Amidst the much awaited New Years Eve and the sound of ringing jingle bells, still hovering I am much excited to share my next Outreachy update.
So, in the last post I mentioned about what attracted me to contribute to Electronic Frontier Foundation in particular and how I landed up with this project.There were no technicalities therein but this post is intended for describing what my project exactly is and how far I have come by now.
It has taken exhaustive learning and surfing from my end to be in a situation apt for this write-up, so I will try to pour out as much as I can and I remember going down my memory lane (and my browser history :P) for past few weeks.
As a part of my internship, I am working on developing Privacy Badger for android devices.If you are pondering, what is Privacy Badger, there you go:
” Privacy Badger is a browser add-on that stops advertisers and other third-party trackers from secretly tracking where you go and what pages you look at on the web. If an advertiser seems to be tracking you across multiple websites without your permission, Privacy Badger automatically blocks that advertiser from loading any more content in your browser. To the advertiser, it’s like you suddenly disappeared.”
To learn more about it and check how it differs from other ad-blockers or what principles it runs on follow this link: Learn More
Essentially, privacy badger is available in form of browser plugins for Firefox and Chrome. We need to provide the same for mobiles too.
The question is how? We can make it happen in any of the three ways:
- Making a Firefox add on for Android.
- Standalone Android Browser App.
- To use a VPN connection in Android to regulate the traffic across the device.
following from discussion with my mentors.
Given the time, scalability ,resources and efficiency constraints, the best suited approach is the third one. So, I began learning about VPN and how can we make such connection on Android devices, in parallel checking out similar apps like Disconnect, AdBlock Browser, Ghostery etc.
We all have used VPN sometime or the other but when it comes to creating one programmatically you need to go to the core of what exactly constitutes it and how can you build one. Technically, VPN connects securely. It uses “tunneling protocols” ; it sets up tunnel between your system and server through all the routers going through, and encrypts all info going through the tunnel. If any hacker is trying to hack at any router, tunnel detects penetration, then the tunnel shuts down and new path gets created.
Android has classes such as VpnService that supports setting up of VPN connection. After trying out few toy examples I was ready to setup my VPN connection. While I was under the notion that VPN will essentially ensure users’ anonymity while surfing, the intended use was not that.
Further communication clarified this out as to what exactly we are looking for: “The idea is that we would run a vpn server locally on the phone to catch any traffic that is going out and look for domains that appear like they could be tracking and then keep a count of those domains and report them to the user in some sort of dashboard” as Cooper guided me.
The very idea of creating a server on android itself fascinated me 🙂 I read couple of blog posts later deliberating on how you can host your websites successfully on spare Android devices. I checked out and created a server on Android using nanohttpd yet another amazing open source project.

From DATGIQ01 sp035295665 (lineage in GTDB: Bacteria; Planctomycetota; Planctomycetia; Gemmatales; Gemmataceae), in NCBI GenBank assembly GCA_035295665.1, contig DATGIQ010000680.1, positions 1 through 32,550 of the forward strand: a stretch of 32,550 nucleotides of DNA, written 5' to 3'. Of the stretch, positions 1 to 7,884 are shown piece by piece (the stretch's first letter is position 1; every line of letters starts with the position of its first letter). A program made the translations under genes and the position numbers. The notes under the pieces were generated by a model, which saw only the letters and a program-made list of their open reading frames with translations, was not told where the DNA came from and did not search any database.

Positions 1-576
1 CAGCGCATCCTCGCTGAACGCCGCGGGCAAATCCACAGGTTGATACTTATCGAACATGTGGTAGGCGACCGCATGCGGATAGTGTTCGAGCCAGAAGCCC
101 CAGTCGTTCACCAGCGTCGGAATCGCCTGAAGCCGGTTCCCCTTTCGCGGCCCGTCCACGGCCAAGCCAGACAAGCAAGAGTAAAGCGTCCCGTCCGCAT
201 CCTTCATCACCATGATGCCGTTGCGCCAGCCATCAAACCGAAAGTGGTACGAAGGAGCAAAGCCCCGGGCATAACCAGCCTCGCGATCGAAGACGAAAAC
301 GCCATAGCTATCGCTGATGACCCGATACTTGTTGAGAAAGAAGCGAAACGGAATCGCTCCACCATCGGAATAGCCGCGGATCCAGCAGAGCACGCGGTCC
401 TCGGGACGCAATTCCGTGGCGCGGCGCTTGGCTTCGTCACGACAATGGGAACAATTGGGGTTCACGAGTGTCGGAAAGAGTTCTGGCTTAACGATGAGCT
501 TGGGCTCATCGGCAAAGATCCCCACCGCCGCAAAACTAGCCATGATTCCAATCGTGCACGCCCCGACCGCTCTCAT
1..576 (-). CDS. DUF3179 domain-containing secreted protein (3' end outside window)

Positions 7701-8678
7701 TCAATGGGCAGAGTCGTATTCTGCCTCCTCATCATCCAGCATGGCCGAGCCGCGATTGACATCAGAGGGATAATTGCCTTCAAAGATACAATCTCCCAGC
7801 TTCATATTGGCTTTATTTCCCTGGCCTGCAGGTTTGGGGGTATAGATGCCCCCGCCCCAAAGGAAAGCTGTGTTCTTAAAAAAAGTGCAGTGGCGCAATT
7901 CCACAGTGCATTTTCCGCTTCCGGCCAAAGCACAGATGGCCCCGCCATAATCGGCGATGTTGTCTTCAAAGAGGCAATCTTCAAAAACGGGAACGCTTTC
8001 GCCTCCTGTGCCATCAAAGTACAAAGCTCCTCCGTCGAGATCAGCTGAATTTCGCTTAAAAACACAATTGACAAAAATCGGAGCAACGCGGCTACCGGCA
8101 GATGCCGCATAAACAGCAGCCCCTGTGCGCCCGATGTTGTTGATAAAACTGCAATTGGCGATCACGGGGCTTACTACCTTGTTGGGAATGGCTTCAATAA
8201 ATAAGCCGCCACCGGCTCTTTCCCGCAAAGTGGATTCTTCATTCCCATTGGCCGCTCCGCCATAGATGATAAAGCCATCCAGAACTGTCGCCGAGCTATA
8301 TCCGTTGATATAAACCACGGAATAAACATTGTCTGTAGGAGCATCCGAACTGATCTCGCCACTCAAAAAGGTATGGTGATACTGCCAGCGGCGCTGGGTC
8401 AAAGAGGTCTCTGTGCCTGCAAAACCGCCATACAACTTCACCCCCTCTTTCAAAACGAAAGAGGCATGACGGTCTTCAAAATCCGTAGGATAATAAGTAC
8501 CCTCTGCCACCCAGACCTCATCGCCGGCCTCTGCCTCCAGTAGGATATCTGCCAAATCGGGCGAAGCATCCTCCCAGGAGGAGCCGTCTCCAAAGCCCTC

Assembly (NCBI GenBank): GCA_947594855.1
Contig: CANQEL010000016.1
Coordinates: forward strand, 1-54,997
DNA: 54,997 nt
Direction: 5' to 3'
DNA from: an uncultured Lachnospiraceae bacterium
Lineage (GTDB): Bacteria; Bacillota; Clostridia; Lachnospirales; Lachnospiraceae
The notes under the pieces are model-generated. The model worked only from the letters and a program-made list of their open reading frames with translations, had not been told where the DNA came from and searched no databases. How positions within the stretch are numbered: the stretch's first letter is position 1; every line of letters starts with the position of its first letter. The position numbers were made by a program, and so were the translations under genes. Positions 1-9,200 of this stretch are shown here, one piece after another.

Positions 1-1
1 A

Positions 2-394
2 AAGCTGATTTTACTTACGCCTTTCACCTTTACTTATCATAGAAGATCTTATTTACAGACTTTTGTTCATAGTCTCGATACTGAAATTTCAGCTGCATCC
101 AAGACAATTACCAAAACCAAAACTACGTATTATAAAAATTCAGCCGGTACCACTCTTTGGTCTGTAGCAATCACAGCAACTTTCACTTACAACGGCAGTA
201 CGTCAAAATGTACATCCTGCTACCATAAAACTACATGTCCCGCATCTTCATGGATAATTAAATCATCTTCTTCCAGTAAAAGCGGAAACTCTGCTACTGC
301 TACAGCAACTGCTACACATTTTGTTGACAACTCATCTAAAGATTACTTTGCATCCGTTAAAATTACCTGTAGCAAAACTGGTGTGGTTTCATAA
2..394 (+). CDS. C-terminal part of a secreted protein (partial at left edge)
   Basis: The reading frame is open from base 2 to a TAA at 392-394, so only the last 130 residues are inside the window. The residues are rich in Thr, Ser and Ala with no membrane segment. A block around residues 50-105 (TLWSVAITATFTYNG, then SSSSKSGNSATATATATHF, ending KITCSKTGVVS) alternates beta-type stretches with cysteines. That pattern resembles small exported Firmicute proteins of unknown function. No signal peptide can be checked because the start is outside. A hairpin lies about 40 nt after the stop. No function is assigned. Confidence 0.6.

So I had my localhost running on Android. I setup a VPN connection to it but then what next? How to channelize all the outgoing traffic via it? This thing was getting app-specific, as in if I use a particular app and make requests via it, they may get directed to the vpn server and I can then do the intended traffic capturing or filtering, but I wanted to capture the entire outgoing traffic from my device.
After surfing and posting in related communities, I found some really good tools and ways to do that. Being stuck for sometime, meanwhile I tried out Charles Proxy and Firesheep, read more about cookie profiling and browser fingerprinting.
Then I decided why not try this by creating a proxy server on Android, so that all requests are first directed to this server, captured and then to the intended server (forward proxy). So I created a proxy server on Android using the inbuilt support for the same. Since, my android device was connected to Wi-Fi I added the manual proxy settings to it that directed all the requests to this server hosted on the device itself.
After failed attempts to establish the much needed connections and get the GET/POSTs requests captured , I was having a broad smile when it actually finally happened. Different issues come up while dealing HTTP and HTTPS requests respectively. I will be writing a detailed post on my technical blog explaining the major code snippets for the same.
I got a sneak peek into how WhatsApp uses sockets to communicate, while trying out all this.
As of now, I believe the last few days of year 2015 have been quite enthralling and engaging and the year is ending up with good hope to make things work next.
I will be trying out more possibilities and refine the present architecture, along with working on the app’s features and functionalities.
So, that was more or less the log of events at my end.
Oops, I just checked the post went long a bit, so since you have reached till here, I take the opportunity to wish you a very happy and prosperous New Year 2016 !
See you in next post soon!
Till then stay connected, happy hacking, have your favorite cuisine and if you are a fan of metal covers, do check out this guy: